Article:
A 2,000-year-old mummified boy, an ancient marble bust of Emperor Hadrian, as well as an "unlucky" mummy-board alleged to curse those connected to it were among the relics uncrated yesterday for an upcoming show at the National Museum of Singapore.
These ancient relics and more will be exhibited in Treasures Of The World from the British Museum, an expansive survey of about 200 artworks and artefacts that span human history.
On loan from the British Museum in London, the exhibition aims to give an overview of human cultural achievement across two million years. The show features treasures from ancient civilisations spanning Africa, Oceania and the Middle East, as well as Europe, Asia and the Americas.
It opens on Dec 5 and will run till May 29 next year.
One of the highlights is a mummy of an adolescent boy from Hawara, Egypt, dating from between AD 100 to 120. Inserted into the bandages over the face is a portrait of the subject: a dark-haired young man with large, limpid eyes.
Of note also is the imperious marble bust of Roman Emperor Hadrian, who reigned from AD117 to AD138. He is depicted with a short youthful beard and in the battle dress of a general, evoking his role as commander-in-chief and imperial protector.
Another star piece is a nearly 3,000-year-old Egyptian mummy- board - a wooden lid placed over the body, often carved and painted to represent the dead as if she were alive. The owner of this board, whose name is not preserved, is depicted with a large floral collar.
This board acquired the popular nickname "Unlucky Mummy" because of a series of misfortunes falsely attributed to it.
Among various theories, it has been suggested that this was placed onboard the ill-fated Titanic on its maiden voyage in 1912.
Ms Szan Tan, senior curator at the National Museum of Singapore, says: "This show is about re-connecting with objects and artefacts from the past, and through them, learning about several universal issues confronting people across cultures."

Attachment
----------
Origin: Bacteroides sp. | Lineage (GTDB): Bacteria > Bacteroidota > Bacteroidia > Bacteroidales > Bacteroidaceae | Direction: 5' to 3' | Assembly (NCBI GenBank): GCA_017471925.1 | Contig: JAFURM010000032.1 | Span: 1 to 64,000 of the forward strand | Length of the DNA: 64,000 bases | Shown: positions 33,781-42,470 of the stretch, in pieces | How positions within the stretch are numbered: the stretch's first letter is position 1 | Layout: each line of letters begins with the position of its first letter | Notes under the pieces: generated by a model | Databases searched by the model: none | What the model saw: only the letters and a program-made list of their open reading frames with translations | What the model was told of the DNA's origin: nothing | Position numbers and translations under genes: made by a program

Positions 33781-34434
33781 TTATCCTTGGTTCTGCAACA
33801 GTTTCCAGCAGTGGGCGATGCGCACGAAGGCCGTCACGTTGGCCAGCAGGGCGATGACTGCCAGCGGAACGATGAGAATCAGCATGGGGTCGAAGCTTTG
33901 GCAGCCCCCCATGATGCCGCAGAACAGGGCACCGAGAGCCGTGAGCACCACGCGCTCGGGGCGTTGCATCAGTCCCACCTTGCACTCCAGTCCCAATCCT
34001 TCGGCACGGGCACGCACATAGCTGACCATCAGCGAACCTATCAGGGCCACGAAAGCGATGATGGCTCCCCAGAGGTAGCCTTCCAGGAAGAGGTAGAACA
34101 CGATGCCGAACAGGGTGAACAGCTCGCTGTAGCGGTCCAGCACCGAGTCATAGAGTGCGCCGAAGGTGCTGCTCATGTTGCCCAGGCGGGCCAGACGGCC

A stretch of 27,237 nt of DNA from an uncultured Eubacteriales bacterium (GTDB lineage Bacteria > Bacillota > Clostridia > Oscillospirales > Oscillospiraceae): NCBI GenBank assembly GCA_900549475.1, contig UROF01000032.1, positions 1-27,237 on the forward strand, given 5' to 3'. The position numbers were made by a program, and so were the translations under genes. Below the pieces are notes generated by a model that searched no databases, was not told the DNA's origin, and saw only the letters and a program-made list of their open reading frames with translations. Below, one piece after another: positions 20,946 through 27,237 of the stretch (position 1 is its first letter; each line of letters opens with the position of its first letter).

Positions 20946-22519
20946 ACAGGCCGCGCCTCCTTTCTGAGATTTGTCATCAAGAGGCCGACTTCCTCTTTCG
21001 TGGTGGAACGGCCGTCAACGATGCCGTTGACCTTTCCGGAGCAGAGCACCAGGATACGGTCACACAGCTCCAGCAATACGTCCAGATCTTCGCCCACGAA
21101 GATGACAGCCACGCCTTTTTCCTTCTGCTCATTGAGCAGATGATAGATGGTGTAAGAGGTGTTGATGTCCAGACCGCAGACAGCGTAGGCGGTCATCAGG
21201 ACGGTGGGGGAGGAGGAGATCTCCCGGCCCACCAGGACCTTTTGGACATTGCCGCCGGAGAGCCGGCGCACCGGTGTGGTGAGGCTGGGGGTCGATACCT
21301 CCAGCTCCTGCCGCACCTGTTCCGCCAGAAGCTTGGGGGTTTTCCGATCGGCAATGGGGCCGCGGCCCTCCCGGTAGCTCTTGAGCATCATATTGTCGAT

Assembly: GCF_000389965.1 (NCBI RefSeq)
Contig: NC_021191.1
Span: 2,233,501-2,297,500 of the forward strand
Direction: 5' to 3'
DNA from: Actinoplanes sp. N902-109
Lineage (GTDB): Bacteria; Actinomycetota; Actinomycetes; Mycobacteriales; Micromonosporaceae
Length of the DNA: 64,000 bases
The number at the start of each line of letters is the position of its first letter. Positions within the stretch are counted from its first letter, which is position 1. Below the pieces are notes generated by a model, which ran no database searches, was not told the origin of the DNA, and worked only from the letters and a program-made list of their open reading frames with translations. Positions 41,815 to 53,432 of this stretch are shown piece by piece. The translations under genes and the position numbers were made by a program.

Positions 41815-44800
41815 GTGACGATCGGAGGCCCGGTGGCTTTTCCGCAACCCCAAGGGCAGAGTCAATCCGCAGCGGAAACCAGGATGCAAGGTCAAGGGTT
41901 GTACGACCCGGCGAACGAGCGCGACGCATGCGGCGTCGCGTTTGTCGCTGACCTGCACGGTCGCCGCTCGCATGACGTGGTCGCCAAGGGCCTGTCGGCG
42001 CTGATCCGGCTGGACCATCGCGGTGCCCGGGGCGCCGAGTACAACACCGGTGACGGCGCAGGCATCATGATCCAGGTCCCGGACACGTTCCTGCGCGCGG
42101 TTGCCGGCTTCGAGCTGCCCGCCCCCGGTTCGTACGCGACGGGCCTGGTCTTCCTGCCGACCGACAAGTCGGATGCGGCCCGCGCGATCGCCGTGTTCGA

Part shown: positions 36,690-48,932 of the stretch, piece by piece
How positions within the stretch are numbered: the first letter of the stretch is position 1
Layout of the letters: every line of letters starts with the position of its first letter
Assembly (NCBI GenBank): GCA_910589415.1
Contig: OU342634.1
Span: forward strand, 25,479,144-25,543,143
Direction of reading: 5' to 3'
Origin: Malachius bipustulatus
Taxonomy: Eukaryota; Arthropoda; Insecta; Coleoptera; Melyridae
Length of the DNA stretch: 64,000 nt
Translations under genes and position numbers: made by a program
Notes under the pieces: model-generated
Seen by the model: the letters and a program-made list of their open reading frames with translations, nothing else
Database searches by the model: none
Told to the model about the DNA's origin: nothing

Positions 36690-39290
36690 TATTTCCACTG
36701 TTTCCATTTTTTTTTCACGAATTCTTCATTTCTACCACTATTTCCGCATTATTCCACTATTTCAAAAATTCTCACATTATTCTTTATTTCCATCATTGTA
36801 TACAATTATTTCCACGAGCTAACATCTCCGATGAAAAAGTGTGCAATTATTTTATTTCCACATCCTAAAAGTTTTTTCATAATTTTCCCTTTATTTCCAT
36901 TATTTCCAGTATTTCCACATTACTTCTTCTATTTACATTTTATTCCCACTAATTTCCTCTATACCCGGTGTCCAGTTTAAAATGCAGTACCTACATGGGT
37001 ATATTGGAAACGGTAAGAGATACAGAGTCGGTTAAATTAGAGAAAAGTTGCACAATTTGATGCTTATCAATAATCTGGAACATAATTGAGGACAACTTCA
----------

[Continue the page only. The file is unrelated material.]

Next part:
These include religious and cultural beliefs about life and death, such as the Egyptians' desire for immortality as epitomised by their mummification rituals.
Also on show are exquisite ancient jewellery, masks and fabric. For example, there is a gold death mask from Jerusalem as well as gold jewellery from ancient Mesopotamian graves.
Other noteworthy artefacts include magical transformation masks from North America. Foldable parts of the masks open up to reveal a different character. One mask shows a wolf face that opens up to reveal a golden man surrounded by feathers, signifying the bonds that connect living beings.
On the local front, there is a small showcase of artefacts from the personal collection of Sir Stamford Raffles, such as a Javanese mask and a kris and scabbard dating back to the early 19th century.
• Watch a video of the uncrating & see more pictures at http://str.sg/ZaiR
• The Treasures Of The World exhibition is on from Dec 5 to May 29 at the National Museum of Singapore.